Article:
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Asia Pacific Dashboard Digest | Notes from the Asia-Pacific region, 22 Sept. 2023 Related reading: Notes from the Asia-Pacific region, 7 Dec. 2023


Hello privacy pros. Greetings from Beijing, China.

With the summer heat cooling off, Beijing is entering its best season of the year: golden autumn. For privacy pros who have been busy with Cyberspace Administration of China security assessments, documentation and filing on standard contractual clauses, and tracking China's data developments in the past months, the good news is that the Mid-Autumn Festival and the National Day holiday are just around the corner.

Having said that, China's data regime never takes a break and Chinese data regulators have kept themselves busy drafting new data rules and taking enforcement actions. On 31 Aug., central CAC issued guiding opinions to enhance and improve the whistle-blowing mechanism, with a focus on preventing online abuse and cracking down on illegal collection and processing of personal data, especially sensitive personal data such as home address, personal ID, health data, financial data and individuals' geo-locational information.

Multiple rounds of data security investigations have been carried out by data regulators in Beijing, Shanghai, Zhejiang, Jiangsu and other provinces with active digital economies. Regulators caught noncompliance practices across various industries, ranging from retail, food and beverage, financial, and real estate, to education and health care. On 8 Sept., a commercial bank based in Beijing was fined RMB200,000 for not notifying regulators of a data breach. According to the rules issued by the China Banking Regulatory Commission (now renamed China National Financial Regulatory Bureau), banking institutions are required to notify the banking regulator within 60 minutes of a data breach affecting its critical IT system, followed by a formal written report to be submitted within 12 hours of occurrence of the data breach. Since the beginning of this year, a considerable number of banks, including Chinese and international banks, have been fined by the banking regulator for failing to comply with the data breach reporting requirements.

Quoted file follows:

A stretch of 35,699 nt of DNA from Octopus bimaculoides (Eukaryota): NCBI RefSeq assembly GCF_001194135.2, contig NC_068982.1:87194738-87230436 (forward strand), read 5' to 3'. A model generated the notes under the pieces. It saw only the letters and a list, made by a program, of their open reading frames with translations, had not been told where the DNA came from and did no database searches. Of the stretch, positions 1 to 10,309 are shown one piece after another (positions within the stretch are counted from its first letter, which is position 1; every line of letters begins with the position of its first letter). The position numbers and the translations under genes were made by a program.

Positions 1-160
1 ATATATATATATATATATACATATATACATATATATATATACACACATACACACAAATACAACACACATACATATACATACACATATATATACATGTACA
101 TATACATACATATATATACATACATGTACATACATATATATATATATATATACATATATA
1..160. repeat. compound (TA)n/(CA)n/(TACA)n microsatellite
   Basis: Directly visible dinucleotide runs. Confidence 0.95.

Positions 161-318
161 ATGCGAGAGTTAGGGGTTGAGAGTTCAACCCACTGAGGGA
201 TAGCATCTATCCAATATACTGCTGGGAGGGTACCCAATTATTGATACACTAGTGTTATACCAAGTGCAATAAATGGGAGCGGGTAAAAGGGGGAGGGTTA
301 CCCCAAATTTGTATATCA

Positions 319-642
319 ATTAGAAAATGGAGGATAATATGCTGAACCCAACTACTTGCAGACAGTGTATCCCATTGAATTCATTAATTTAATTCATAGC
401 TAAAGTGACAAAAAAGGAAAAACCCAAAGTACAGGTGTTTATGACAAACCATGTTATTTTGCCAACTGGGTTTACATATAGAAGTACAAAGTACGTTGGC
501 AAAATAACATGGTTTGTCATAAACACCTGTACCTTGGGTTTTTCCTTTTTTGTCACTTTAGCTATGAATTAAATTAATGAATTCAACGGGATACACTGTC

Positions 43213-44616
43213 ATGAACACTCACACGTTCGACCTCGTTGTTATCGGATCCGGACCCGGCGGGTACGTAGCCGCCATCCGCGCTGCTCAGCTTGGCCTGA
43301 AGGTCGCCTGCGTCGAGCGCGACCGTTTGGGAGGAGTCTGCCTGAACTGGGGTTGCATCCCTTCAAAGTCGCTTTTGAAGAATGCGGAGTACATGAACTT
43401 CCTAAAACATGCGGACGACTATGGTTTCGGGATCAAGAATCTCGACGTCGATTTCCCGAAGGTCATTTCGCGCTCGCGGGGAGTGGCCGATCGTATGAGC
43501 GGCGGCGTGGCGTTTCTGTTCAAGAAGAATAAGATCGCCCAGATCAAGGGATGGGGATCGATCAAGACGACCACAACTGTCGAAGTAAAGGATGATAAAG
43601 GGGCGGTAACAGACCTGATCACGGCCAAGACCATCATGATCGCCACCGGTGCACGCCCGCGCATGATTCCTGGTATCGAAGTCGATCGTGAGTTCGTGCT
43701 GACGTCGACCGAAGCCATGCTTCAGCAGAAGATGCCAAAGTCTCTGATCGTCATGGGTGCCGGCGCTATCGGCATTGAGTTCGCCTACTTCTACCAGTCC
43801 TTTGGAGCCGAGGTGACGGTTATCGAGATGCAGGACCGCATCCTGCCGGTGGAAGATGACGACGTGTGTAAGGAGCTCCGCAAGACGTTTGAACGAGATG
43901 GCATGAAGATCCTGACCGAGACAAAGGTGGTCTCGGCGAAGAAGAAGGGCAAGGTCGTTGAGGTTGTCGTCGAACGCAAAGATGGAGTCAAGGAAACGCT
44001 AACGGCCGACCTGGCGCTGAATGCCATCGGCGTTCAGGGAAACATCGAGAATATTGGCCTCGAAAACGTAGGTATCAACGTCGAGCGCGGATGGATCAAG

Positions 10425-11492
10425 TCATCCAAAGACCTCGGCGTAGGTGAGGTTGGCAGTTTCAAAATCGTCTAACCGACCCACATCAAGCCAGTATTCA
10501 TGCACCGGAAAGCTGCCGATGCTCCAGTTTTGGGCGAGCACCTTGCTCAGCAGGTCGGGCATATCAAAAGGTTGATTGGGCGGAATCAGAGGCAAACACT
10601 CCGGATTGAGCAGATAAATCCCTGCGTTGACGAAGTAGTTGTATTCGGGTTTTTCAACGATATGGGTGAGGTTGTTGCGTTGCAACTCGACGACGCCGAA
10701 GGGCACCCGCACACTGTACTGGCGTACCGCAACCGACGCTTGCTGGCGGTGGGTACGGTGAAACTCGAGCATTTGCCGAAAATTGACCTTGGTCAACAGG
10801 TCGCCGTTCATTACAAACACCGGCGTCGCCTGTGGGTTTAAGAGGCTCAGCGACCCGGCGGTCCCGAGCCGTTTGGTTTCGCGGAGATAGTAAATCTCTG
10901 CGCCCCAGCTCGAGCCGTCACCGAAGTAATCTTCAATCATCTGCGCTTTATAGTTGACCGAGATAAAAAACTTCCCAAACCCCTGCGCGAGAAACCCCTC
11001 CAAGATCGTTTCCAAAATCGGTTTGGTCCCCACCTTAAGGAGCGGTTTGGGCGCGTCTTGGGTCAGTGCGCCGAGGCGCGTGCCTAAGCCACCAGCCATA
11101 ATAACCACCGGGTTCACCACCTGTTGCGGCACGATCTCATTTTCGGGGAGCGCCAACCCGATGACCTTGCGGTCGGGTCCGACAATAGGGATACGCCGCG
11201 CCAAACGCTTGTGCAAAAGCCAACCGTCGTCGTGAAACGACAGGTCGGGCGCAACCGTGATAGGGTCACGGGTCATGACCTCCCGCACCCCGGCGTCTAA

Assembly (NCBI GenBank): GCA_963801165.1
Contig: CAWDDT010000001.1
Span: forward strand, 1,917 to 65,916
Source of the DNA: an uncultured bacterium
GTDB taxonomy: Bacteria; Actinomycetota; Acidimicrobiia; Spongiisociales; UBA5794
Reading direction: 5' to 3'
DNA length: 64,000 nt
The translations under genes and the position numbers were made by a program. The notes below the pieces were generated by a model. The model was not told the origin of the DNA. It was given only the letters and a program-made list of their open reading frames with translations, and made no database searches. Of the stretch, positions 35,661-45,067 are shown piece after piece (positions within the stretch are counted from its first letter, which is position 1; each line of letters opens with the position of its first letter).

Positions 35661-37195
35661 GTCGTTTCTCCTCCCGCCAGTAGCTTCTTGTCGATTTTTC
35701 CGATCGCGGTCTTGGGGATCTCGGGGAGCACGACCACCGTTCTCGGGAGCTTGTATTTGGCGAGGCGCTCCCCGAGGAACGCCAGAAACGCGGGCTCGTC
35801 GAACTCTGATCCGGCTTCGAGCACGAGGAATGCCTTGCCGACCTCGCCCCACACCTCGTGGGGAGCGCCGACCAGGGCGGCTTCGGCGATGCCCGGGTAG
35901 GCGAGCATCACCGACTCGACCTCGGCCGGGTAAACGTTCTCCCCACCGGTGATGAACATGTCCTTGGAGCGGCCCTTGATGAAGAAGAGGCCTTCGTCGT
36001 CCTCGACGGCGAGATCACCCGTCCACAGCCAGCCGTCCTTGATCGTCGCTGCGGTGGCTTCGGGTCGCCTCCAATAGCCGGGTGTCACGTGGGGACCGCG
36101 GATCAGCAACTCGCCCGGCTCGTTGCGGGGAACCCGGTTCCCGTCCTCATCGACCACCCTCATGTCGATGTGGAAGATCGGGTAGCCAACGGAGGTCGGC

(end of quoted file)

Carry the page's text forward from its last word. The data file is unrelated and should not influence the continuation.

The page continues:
On 1 Sept., central CAC imposed a significant penalty of RMB50 million on China National Knowledge Infrastructure, China's largest online academic and research database. CAC announced in its decision that CNKI and its three operating companies have illegally collected and processed personal data against China's Personal Information Protection Law and Data Security Law via 14 mobile apps, with multiple violations including:

  • Collection of personal data beyond necessity.
  • Collection of personal data without consent.
  • Failure to make public the privacy policy and use rules.
  • Failure to provide account cancellation functions.
  • Failure to delete users' personal data in a timely matter after the users have canceled their accounts.

Following CAC's decision, CNKI made an official statement that it fully accepts CAC's decision and will take remediation actions.

It is worth noting that in December 2022, CNKI also received a big-ticket fine of RMB87,600,000 from the State Administration of Market Regulation for its anti-competitive practices, including abusing its market dominant position by charging unfairly high price for its services, splitting various databases and increasing price in disguise, and excluding the business partners from entering into collaborations with its competitors.

The CNKI case is an interesting development that clearly shows the lines between privacy and anti-trust oversight and enforcement are increasingly blurred. With data becoming the most important and valuable assets in all industries, companies face compliance challenges from the intersection and interoperability of data privacy and anti-trust/competition laws. Business organizations should stay abreast of the regulatory developments and take necessary compliance actions.

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